If you’ve dipped a toe in the recent bubbling jacuzzi that is the art world in America, you will have gotten several splashes from James Turrell who has multiple shows happening concurrently. One of them is an amazing, almost too absorbing retrospective at LACMA. It’s broken into two parts–his past works and recent works–and it is built out on his own terms: you have to reserve a ticket and there are strict maximum capacities of certain pieces. There is one piece that you get to stand on the inside and it feels like you are in the stomach of a beautiful monster: this is the best art show of the year, hands down. While you are there, please stop into the gift shop: we picked out a few things for you.
Steeped in tradition and built by friendship, Hopewell is a new design workshop producing artisan-minded products. Founded by art director Eliza Kenan and fine artist Clair Oswalt, the company takes its name and ethos from the Hopewell Exchange System, a Native American cultural exchange that saw various materials transformed into handmade products that were then traded. Though Kenan and Oswalt have a wide range of handmade experience between them—from painting to woodworking—their first Hopewell offering is centered around quilts.
It’s not that Kanye is back. The man hasn’t left since 2004, the year of College Dropout. Wait, that’s not right. Maybe that point was Talib’s classic track “Get By” from 2002. Wait. I think I’m wrong again. We all first met Kanye with “Izzo (H.O.V.A.) in 2001. This is the guy who bragged about doing “five beats a day for three summers.” Since we lost James Brown (RIP) he might be the hardest working man in the business. Because of him, stocks in croissants are up 500%. For real.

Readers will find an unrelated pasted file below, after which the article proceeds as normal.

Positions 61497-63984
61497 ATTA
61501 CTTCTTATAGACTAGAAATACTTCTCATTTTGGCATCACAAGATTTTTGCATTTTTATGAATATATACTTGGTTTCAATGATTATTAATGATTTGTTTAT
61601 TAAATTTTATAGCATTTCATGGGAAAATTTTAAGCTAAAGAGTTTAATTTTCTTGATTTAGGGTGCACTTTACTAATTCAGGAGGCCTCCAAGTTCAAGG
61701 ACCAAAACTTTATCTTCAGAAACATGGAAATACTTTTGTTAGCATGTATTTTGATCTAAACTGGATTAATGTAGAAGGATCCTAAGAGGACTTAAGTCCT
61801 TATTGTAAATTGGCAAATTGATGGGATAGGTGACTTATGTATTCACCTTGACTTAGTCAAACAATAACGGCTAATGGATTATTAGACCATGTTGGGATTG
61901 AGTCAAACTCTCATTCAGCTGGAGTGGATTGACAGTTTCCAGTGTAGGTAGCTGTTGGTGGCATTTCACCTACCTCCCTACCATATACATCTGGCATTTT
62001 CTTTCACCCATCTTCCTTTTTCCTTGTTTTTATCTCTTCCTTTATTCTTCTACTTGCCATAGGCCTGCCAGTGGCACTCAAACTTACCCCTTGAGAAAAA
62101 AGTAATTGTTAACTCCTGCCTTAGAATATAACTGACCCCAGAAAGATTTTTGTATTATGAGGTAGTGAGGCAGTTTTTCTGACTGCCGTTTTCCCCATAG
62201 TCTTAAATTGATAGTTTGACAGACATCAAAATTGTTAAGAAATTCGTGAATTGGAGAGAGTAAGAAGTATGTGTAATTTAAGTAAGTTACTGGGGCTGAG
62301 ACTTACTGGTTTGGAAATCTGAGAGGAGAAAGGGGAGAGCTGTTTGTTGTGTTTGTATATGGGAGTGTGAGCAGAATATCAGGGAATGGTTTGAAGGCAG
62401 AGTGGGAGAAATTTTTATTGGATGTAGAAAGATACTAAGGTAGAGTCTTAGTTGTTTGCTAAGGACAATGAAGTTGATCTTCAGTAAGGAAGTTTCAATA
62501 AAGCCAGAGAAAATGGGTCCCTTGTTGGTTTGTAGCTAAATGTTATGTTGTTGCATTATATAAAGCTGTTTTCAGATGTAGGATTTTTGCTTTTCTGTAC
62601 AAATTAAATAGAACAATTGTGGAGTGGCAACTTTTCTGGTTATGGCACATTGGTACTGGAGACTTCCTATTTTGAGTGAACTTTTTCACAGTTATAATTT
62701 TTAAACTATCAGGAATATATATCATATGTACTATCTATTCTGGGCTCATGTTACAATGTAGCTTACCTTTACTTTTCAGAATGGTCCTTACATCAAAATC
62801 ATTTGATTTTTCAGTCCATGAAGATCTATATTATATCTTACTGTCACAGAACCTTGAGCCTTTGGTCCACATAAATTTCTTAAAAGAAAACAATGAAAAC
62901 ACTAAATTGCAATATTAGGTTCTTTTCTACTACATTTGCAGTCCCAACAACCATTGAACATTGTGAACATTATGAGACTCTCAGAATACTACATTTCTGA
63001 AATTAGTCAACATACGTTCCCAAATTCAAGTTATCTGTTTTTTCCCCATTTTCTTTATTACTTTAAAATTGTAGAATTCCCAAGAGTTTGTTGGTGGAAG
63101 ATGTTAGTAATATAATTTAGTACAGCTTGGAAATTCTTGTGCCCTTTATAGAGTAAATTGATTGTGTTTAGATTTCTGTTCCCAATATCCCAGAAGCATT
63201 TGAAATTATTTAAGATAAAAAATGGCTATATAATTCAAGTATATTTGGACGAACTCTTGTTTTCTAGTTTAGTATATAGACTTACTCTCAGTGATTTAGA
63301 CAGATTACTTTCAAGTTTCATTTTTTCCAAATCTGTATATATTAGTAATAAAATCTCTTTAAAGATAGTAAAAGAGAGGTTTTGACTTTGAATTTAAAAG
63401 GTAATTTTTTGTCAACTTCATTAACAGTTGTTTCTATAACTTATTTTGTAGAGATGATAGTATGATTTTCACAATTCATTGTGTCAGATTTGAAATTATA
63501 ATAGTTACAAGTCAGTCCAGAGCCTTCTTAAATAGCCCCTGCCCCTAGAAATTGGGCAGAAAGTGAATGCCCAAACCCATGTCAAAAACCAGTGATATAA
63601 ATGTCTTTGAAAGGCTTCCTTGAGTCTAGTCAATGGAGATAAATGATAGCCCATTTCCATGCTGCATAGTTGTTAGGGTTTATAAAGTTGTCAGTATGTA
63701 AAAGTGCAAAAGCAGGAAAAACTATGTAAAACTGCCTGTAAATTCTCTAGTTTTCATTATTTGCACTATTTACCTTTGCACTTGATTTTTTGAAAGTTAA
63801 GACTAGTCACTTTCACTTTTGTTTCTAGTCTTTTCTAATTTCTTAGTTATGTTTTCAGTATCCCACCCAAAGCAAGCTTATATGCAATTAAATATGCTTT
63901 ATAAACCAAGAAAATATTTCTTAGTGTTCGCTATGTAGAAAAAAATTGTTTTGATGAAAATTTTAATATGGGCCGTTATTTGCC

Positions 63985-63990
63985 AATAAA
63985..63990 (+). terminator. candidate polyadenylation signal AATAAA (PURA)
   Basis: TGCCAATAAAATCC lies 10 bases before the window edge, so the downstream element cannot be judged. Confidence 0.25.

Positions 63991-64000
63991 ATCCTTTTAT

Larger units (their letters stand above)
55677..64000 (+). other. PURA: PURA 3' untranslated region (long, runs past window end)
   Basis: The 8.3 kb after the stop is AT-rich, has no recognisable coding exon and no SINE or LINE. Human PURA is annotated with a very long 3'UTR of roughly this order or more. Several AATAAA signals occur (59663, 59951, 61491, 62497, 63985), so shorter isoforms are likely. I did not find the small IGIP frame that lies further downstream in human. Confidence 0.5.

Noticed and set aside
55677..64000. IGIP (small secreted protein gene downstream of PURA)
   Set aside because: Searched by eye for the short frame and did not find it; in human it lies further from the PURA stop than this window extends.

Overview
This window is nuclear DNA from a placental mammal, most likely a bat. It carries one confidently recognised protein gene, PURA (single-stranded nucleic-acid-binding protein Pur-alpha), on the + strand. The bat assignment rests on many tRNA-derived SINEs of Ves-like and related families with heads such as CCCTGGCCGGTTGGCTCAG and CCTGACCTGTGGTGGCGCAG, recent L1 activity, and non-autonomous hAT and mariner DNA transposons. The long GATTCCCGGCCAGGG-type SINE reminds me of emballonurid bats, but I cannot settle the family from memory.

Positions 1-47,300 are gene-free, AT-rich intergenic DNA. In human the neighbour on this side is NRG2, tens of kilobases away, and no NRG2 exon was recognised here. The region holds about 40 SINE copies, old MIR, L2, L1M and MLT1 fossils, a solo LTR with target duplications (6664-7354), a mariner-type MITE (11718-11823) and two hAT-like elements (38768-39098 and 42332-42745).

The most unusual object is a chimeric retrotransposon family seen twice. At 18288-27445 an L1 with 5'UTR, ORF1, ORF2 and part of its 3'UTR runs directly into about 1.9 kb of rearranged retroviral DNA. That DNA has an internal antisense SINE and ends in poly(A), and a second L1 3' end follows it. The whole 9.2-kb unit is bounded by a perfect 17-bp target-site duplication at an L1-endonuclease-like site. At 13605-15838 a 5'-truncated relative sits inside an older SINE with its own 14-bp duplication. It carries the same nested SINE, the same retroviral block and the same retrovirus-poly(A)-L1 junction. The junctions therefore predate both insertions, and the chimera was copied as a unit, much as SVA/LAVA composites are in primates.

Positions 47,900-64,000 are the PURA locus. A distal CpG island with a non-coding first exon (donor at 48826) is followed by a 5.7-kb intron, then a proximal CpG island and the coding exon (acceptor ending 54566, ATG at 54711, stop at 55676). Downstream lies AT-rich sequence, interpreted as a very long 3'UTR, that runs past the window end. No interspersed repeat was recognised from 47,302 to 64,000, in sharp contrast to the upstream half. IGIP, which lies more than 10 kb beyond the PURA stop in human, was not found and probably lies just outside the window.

It’s not that Kanye’s back. It’s that different attitude, brass bull balls swinging in a brand new style. Audacious, unfiltered, and focused, Yeezus dropped on Tuesday, June 20th.
The new documentary Very Semi-Serious gives a rare glimpse behind-the-scenes of the New Yorker, specifically the cartoon department. An active part of the magazine since 1925, the cartoons have come to define the publication with their sardonic wit and wry take on humanity. Filmmaker Leah Wolchok tried to get the documentary project off the ground years ago only to receive a “no” from New Yorker cartoon editor Bob Mankoff. But in the last six years, she’s continued her plight taking on producing partner Davina Pardo in the process. They were finally granted access to the magazine’s cartoon department and archives, and editor Bob Mankoff, which is a rarity, and are currently in production to tell the story of legendary cartoonists in the past, present, and future.